Japan's 100-yen chains shrug off Amazon as shoppers pour in
Nikkei -- Jul 15
Japan's 100-yen shops are stepping up store openings as they continue to gain ground among thrifty consumers, with supermarkets and drugstores seeking them out as tenants to draw customers, shifting the dynamic in the nation's retail landscape.

The top four players, which offer a wide range of goods from clothing and food to toiletries and stationery that sell for 100 yen (93 cents), are on track to surpass their convenience store rivals in terms of net store openings this fiscal year.

Daiso Sangyo, the leading 100-yen shop operator in terms of sales, plans to open 170 locations during the current fiscal year. Runner-up Seria will open 150 outlets, while Can Do and Watts will add 80 and 115 stores respectively.

The 515 shops, combined with planned store closings, produce a net 310 openings, which would exceed the 276 net openings for the three largest convenience store chains. The previous fiscal year had a record 537 new 100-yen shops open, but the net sum amounted to 294.

The four 100-yen shop chains, which operate 7,128 outlets in total, still pale in scale in comparison to the country's top three convenience stores, Seven-Eleven Japan, FamilyMart and Lawson, which oversee 51,965 stores combined. But the convenience stores are cutting back on openings in the face of labor shortages.

Partnerships with supermarkets are fueling the 100-yen shops' expansion. Inageya, a midtier supermarket chain, drew Daiso to set up shop on the second floor of a supermarket that opened last month in Kawasaki, a city in the greater Tokyo area.

"By having a 100-yen shop sell daily necessities, we were able to expand the shopping area for deli and fresh food," said an Inageya spokesperson. This is a classic example of a supermarket giving up on selling everyday goods and turning to a 100-yen shop to fill that need for customers on its premises.

Other retailers have joined the bandwagon. Drugstore chain Tsuruha Drug installed 100-yen stores in about 20 of its 2,000 outlets while Shimachu, a furniture and hardware seller, started adding the shops in 2017 and now has 18 in its stores. The 100-yen shops have lured a different type of customer, a Shimachu spokesperson said.

News source: Nikkei
Aug 18
Japan will tighten control over foreign investments in domestic companies involved in semiconductors and other high-tech industries by focusing on the purchase of shares that carry voting rights, Nikkei learned Saturday. (Nikkei)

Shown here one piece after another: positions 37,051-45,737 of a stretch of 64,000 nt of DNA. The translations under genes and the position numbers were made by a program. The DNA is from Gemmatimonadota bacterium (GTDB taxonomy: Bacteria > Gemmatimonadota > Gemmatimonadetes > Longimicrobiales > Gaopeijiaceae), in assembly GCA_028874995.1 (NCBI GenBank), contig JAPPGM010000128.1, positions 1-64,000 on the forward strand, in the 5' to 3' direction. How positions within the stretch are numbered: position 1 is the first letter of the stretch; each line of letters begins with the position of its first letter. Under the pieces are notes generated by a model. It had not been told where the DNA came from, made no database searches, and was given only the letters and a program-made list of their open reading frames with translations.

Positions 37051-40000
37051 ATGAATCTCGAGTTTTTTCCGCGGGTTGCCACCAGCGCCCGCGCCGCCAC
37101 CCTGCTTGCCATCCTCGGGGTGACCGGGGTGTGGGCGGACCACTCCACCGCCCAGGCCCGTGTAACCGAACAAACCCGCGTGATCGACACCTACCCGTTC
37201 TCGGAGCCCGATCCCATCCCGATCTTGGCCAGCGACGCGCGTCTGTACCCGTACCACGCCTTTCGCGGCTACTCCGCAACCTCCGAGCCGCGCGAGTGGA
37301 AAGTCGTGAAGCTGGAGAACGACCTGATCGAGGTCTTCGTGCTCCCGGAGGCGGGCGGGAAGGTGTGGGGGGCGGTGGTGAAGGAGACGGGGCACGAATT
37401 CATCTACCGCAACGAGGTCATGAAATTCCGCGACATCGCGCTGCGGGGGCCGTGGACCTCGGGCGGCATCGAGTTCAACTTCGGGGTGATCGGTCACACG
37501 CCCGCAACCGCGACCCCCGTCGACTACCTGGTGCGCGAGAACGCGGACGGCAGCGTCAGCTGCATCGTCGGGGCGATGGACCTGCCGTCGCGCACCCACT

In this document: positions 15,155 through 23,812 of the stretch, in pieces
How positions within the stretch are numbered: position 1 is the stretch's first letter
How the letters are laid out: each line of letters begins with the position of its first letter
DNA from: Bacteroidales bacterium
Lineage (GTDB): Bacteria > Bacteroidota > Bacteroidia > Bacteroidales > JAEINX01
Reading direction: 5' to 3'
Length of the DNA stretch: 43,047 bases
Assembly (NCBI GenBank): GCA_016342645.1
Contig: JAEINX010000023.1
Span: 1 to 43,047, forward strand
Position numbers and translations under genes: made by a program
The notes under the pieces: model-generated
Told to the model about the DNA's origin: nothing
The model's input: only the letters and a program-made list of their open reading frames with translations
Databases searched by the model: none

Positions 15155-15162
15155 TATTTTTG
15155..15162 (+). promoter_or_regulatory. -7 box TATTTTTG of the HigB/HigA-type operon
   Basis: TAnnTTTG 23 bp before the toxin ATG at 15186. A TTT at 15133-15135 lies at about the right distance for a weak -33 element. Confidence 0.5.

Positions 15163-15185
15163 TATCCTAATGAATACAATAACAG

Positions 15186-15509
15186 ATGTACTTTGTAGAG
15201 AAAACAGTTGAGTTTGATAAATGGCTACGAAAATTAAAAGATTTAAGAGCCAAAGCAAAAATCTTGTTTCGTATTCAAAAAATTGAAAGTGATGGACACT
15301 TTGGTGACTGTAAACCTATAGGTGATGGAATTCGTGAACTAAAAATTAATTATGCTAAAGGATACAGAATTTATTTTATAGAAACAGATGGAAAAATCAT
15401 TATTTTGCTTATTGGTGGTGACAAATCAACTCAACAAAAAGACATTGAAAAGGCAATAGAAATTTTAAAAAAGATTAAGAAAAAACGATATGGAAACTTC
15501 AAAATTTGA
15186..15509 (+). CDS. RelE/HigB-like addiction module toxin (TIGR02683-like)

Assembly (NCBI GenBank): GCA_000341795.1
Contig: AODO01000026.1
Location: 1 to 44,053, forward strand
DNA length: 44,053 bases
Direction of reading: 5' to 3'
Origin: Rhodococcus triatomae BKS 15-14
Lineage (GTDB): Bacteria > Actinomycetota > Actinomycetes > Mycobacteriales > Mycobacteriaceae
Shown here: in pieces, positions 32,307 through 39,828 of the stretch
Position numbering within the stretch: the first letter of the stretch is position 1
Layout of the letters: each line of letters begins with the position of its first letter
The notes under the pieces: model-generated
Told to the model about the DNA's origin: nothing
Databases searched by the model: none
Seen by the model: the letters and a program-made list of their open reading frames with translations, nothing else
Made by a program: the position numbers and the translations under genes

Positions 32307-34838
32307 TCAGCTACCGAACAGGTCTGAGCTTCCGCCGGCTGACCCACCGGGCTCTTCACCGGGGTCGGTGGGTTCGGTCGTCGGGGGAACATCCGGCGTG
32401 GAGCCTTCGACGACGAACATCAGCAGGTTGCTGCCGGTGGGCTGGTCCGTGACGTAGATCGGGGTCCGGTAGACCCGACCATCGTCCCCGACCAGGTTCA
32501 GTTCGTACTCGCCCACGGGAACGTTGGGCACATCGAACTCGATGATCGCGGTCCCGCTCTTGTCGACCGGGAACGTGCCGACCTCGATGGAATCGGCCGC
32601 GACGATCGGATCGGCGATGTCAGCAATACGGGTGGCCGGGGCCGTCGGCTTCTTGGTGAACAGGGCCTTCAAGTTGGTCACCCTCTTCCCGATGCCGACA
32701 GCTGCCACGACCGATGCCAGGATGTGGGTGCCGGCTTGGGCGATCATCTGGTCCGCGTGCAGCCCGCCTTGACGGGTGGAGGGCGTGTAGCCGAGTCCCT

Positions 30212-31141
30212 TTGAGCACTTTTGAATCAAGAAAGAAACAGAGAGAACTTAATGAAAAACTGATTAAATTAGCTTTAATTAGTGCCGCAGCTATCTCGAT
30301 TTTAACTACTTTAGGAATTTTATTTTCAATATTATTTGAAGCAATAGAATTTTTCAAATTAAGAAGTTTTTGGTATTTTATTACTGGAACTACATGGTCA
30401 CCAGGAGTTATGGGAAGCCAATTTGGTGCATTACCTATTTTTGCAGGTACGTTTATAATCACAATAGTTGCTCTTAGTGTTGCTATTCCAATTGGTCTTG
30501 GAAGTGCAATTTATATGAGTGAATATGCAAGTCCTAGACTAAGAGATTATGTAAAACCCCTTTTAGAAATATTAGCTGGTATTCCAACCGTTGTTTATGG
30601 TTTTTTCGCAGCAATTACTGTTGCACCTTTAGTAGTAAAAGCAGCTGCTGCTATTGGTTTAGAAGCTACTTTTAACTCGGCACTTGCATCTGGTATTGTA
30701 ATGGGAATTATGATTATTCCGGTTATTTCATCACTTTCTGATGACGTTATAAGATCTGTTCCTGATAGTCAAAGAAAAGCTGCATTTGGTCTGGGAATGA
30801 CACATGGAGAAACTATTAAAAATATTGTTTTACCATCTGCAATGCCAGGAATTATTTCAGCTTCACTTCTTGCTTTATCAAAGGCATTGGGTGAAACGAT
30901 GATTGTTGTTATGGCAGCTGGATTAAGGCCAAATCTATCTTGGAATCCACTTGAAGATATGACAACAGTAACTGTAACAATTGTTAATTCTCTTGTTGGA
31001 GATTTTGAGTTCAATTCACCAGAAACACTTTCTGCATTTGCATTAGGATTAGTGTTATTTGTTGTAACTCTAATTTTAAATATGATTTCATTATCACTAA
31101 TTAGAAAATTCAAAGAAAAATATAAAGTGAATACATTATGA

Aug 10
LCD maker Japan Display has escaped immediate bankruptcy by lining up 80 billion yen ($758 million) in aid from Chinese investors, but the company remains dogged by uncertainty over the long-delayed rescue. (Nikkei)
Aug 10
Japan's economy grew at a faster-than-expected clip in the second quarter, official data showed on Friday, helped by celebrations to usher in a new imperial era. (Japan Today)
Aug 10
Earnings season in Japan is highlighting a recent plunge in inbound spending and its impact on drugstore chains, cosmetics makers and department stores previously favored by big-spending Chinese tourists. (Nikkei)
Aug 09
To much of the world Japan is the home of video games. (newsonjapan.com)
Aug 08
Japan Post Bank appears set to place a limit on over-the-counter international cash transfers to better address money laundering. (NHK)
Aug 07
A government panel decided Tuesday to end Saturday delivery for standard mail to deal with a labor shortage at Japan Post Co and a drop in demand due to increased use of the internet. (Japan Today)
Aug 07
Convenience store operator FamilyMart Co. on Monday shut one of its stores in Shibuya Ward following the emergence of a video showing a rat infestation, the company said. (tokyoreporter.com)
Aug 06
Japanese beverage producer Suntory Holdings will spend about 6 billion yen ($56 million) to expand a domestic whisky-aging facility, the group's latest effort to keep up with rising international demand for the spirit. (Nikkei)
Aug 04
The southern Japanese prefecture of Kagoshima desperately wants to lose the distinction of paying the lowest minimum wage among Japan's 47 prefectures, after falling short of its closest rival by just 1 yen (1 cent) last time. (Nikkei)